These numbers are impressive, but Skies is quick to remind me that it wasn’t easy getting here. “When I was first building OG Feet, I took no days off. For three years, I didn’t do birthdays, I worked 15 to 20 hours a day. I made it happen. And it took a lot of effort.”

To know that there are people out there that look at someone’s foot and think, ‘Oh my God, you’re just the best thing ever’ — it’s kind of amazing.

Sarah Jalees, 34, has also made a business out of selling feet pics. Like Skies, she warned that it’s more work than most TikTok or YouTube videos will have you believe. “It’s not hard work, but it is work, and you have to do it in order to build a brand.”

Jalees started selling feet pics in 2017, on a lark. “It just started out of curiosity,” she says. “I think that my feet are cute, so I told my friends, maybe we should post our feet pics online and see what happens.” Her friends laughed her off, but she decided to go for it. She started an Instagram devoted to her feet pics, and before she knew it, she had people sliding into her DMs asking for pictures and videos.

Like Skies, Jalees started by responding to individual requests, but eventually developed her own website and her own library of content. Now, content creation is her full-time job. She charges $30 for a basic, five-minute video, and more for customizations, and each month, she estimates that she brings in about $2,000 from her videos. “I make sure to tell people, you need to put money into savings because you are going to have to pay taxes on these.”

As far as expenses go, Jalees gets pedicures twice a month. (She doesn’t recommend gel polish, because even though it lasts longer, “for your nails, it’s terrible.”) If a client wants to see a specific color in her videos, they have to cover the cost of the polish change.

Now, Jalees’ same friends who first laughed off her suggestion of posting feet pics are asking about how they can get into the game. They’re not alone. Lately, Jalees said she’s seen a huge increase in women trying to make big bucks off their paws.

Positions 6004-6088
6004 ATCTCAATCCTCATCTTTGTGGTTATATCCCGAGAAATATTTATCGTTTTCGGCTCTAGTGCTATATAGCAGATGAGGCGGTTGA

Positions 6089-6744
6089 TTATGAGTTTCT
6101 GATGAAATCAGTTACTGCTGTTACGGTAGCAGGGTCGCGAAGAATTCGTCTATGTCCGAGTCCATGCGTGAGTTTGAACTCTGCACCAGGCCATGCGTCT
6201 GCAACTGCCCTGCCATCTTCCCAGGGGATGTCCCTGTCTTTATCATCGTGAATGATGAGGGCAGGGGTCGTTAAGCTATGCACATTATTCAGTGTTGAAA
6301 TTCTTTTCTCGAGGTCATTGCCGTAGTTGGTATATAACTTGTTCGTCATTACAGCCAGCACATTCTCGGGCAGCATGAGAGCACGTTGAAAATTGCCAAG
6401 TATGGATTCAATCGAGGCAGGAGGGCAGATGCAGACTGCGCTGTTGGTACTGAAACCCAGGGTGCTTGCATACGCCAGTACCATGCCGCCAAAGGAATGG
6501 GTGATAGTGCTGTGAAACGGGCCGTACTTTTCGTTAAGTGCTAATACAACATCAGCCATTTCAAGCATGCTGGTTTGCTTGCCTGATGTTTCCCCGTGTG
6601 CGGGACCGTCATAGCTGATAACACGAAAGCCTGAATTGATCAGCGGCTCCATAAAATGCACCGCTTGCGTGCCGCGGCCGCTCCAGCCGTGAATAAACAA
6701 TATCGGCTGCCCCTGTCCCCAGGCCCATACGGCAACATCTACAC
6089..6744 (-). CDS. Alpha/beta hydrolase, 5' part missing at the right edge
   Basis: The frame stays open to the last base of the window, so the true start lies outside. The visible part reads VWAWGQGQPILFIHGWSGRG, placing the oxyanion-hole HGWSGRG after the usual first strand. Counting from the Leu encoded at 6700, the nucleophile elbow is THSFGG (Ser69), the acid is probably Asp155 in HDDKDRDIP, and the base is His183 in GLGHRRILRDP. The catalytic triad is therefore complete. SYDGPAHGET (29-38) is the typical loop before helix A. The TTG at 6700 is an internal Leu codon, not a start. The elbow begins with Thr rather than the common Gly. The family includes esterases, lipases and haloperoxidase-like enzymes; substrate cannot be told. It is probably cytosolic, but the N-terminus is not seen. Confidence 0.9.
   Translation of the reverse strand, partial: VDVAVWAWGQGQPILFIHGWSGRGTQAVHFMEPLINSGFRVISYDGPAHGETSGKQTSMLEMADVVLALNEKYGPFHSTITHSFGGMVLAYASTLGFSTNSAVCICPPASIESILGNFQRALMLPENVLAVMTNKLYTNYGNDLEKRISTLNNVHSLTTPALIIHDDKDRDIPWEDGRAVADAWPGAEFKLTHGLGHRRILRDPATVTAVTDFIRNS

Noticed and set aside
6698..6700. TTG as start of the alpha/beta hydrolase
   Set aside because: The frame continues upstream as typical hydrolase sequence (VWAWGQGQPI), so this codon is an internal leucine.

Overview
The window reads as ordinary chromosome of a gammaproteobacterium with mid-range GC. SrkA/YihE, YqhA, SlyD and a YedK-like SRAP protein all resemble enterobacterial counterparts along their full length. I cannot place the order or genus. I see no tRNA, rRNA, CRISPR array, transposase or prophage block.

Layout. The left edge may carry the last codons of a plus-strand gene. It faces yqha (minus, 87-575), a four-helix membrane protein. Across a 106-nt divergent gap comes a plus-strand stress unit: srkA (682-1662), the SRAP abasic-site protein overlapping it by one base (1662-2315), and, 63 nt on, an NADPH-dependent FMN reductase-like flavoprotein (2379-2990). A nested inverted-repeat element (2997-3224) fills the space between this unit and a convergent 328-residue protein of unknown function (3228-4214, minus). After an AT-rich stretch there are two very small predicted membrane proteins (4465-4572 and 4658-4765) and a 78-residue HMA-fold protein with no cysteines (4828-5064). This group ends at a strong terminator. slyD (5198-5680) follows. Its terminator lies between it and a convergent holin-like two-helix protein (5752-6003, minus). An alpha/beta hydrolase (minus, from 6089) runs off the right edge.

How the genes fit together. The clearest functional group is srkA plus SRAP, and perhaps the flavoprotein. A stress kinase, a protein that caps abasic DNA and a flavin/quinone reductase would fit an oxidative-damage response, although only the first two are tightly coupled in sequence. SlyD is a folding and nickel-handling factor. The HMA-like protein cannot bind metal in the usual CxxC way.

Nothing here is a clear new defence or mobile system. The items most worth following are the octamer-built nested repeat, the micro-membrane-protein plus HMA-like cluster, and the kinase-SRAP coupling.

“There are lots of girls who come in thinking they’re going to make money fast, which has caused the market to be saturated,” Jalees says. A saturated market means it takes more work to differentiate yourself, and to develop a strong client base that will keep paying you for content instead of potentially turning to newer, cheaper vendors.

Though the supply of feet pics may have increased in recent years, Jalees says the demand has stayed pretty much the same. “The demand is always going to be high,” she explains. “In the vanilla world, there are people that are like, ‘That’s crazy!’ But I’m like, y’all have no idea how many people — not just men, but also women — who are into this.”

Not everyone who sells feet pics needs or wants it to be their full-time job. Jocey Potts, a mother of four in Canada, started selling feet pics for the sake of a YouTube video in 2019. Then, she started getting messages from people on YouTube, Instagram, and Snapchat asking for more. “I don’t even know that I would consider myself a foot pic seller, per se,” she says. “More like, in a funny way. But any selling that I have done is from repeat buyers. If you get a few people that like you, or like your feed, or like what you put out there in terms of your personality, they’ll come back every few weeks to purchase again.”

Potts hasn’t made that much off of feet pics — only about $500 in the first six months —- but she admits she hasn’t been trying that hard. “In July, I think I made $20, but it was just a few random people that popped up in my inbox.”

What she has gained from the experience of selling feet pics, she said, is a greater confidence in her own body. “My feet are not a part of me that I’ve ever considered sexual,” she says. “And to know that there are people out there that look at someone’s foot and think, ‘Oh my God, you’re just the best thing ever’ — it’s kind of amazing.”

Longtime creators like Jalees and Skies seem bemused by the recent mainstream interest in selling feet pics. Their advice to those interested in dipping their toes (sorry) in the trotter water? Put away money for taxes and savings, and keep a thick skin when it comes to reading comments from trolls. Above all: even with all the sanitized, financial language in a lot of these new videos online, don’t forget the nature of the work you’re doing.

“Understand that this is sex work,” Jalees says. “Understand that these are people’s actual kinks and fetishes that you’re dealing with, so they take it very seriously. And if you are going to be in it just for the money, that’s OK, but you still need to learn your target audience.”